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March 9, 2018

Waterville's hot single-family home market isn't cooling down

Photo / Maureen Milliken Single-family home sales were up 29.27% in 2017, part of the city's ongoing revitalization, but the city needs to add new construction to its aging housing stock, a local Realtor says.

Maine’s hottest 2017 market for home sales is continuing to stay hot in what’s traditionally a bad time of year to sell a home.

Waterville home sales jumped 30% in 2017, according to the Maine Listing Service: 159 single-family homes were sold in the city in 2017 as opposed to 123 in 2016.

Don Plourde, owner of Coldwell Banker Plourde Real Estate in Waterville, said the city’s market is still percolating.

Of the 40 homes his agency has listed since Jan. 1, half are either pending or sold, he said on Thursday.

“A lot of it has to do with what’s going on downtown,” he said.

But Plourde said the improving economy is also helping. The last time he saw the market this positive for sellers was 2006, before the recession hit.

“We’re having a very strong winter,” he said. “It’s been a long time since I’ve seen it like this and I’ve been doing this for 34 years.”

The sales price in Waterville also increased in 2017, with the average home selling for $111,500, up $10,000 from 2016’s $101,50

Maine Life Real Estate, which crunches the Maine listing numbers for an annual list of hottest cities and towns in the state, said Waterville wasn’t in its top 20 in 2016.

“Nestled on the banks of the heroic and historic Kennebec River, Waterville is undergoing a downtown renaissance with new hotels, galleries and restaurants coming in,” wrote Rob Edgerly in the Maine Life Real Estate blog. “Home to Colby College and Thomas College and an international film festival, Waterville is a regional cultural center, led by Colby College, home to the largest college art museum in America.”

The 'Colby College effect'

Plourde said Thursday that Colby College’s activity downtown is a big part of what’s spurring the Waterville surge.

The college is building a 150,000-square-foot dorm with ground-floor retail space on Main Street downtown, recently renovated a mixed retail/office building across the street, is building a boutique hotel at the other end of Main Street and announced last week that it is collaborating with arts organization Waterville Creates! to renovate The Center building at 93 Main St., on Castonguay Square, into an arts hub. It also owns a block of four buildings across Main Street from the hotel site that will be renovated.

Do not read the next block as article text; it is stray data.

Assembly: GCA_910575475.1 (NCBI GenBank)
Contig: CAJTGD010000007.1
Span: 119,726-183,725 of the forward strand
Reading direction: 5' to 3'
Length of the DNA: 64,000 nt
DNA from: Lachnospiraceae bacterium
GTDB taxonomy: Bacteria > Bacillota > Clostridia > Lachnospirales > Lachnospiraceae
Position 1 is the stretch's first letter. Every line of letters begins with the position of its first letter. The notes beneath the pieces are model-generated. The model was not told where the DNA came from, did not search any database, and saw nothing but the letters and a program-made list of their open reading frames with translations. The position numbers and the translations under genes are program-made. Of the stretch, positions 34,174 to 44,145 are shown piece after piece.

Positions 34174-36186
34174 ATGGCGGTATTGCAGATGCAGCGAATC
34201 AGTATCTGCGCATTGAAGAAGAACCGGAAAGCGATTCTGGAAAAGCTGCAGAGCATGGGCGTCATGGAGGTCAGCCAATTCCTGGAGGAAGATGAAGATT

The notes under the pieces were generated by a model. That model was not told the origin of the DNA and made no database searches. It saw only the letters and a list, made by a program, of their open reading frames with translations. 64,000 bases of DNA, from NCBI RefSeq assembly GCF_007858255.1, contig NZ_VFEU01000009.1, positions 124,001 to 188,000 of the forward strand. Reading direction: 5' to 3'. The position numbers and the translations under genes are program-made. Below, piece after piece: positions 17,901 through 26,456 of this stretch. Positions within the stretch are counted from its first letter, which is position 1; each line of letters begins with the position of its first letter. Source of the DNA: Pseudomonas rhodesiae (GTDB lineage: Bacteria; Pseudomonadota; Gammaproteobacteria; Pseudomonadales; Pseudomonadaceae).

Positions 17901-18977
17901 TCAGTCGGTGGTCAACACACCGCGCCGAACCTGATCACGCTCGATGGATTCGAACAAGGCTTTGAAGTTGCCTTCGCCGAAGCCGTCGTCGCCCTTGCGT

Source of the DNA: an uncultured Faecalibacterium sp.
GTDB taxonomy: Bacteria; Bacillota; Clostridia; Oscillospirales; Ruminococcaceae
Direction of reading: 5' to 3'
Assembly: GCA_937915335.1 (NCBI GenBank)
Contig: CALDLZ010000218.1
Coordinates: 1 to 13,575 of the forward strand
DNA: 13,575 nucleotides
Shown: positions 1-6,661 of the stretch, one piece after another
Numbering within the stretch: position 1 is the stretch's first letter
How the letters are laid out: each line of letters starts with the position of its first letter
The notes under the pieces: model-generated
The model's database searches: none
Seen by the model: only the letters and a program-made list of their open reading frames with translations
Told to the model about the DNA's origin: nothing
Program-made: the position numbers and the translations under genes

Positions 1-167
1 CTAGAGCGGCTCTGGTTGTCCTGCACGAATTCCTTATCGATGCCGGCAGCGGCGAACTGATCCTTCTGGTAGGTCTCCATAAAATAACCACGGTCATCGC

Plourde said the fact that Colby is encouraging employees to live in Waterville has resulted in home sales.

The college has added 100 positions over the last couple of years, Brian Clark, vice president of planning, said on Thursday.

He said college faculty coming from urban areas, like Cambridge, Mass., are looking for a lifestyle that includes a downtown they can walk to.

“And we’re encouraging [faculty, staff and students] to be part of the community, living in Waterville and engaged in the community,” he said, citing as examples faculty serving on local boards and nonprofits.

Part of the college’s goal with its downtown development efforts is to bring 1,000 jobs to the community in the coming years.

CGI, which will move into Colby’s 173 Main St. building in the coming weeks from the Hathaway Creative Center, plans to have 200 employees within five years. Portland Pie Co., which signed a 10-year lease for ground floor space in the building plans to employee 50; the college’s planned hotel is expected to employ 45.

“And that’s going to impact that housing market,” Clark said.

According to the U.S. Census, the city’s population has grown from 15,722 in 2010 to 16,406.

“The population is starting to grow,” Clark said. “People are choosing [to live] in Waterville.”

Build them, they'll sell

Last year was the best statewide for residential sales in the 20 years the Maine Association of Realtors has been tracking data, the organization said in January. Sales statewide were up 0.72% over 2016.

Waterville’s increase was more than double that of the second-hottest market, Bridgton, which had a 14.29% increase from 2016 to 2017, from 140 to 160 homes sold.

With the number of listings being down 30%, Plourde said the Waterville area needs more housing stock, as well as more homes on the market.

“It’s a seller’s market,” he said. “There’s less to pick from. A lot of people have been sitting on the sidelines, waiting for the economy to improve [before they list].”

According to the 2010 census, Waterville has 3,031 single family homes, half of which were built before 1940. There has been little new construction since then, Plourde said.

“There are new households every day. People get married, they move to the area,” Plourde said. “Contractors need to be building some spec houses — they’ll sell them.”

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Colby College: Downtown Waterville investment 'already paying off'

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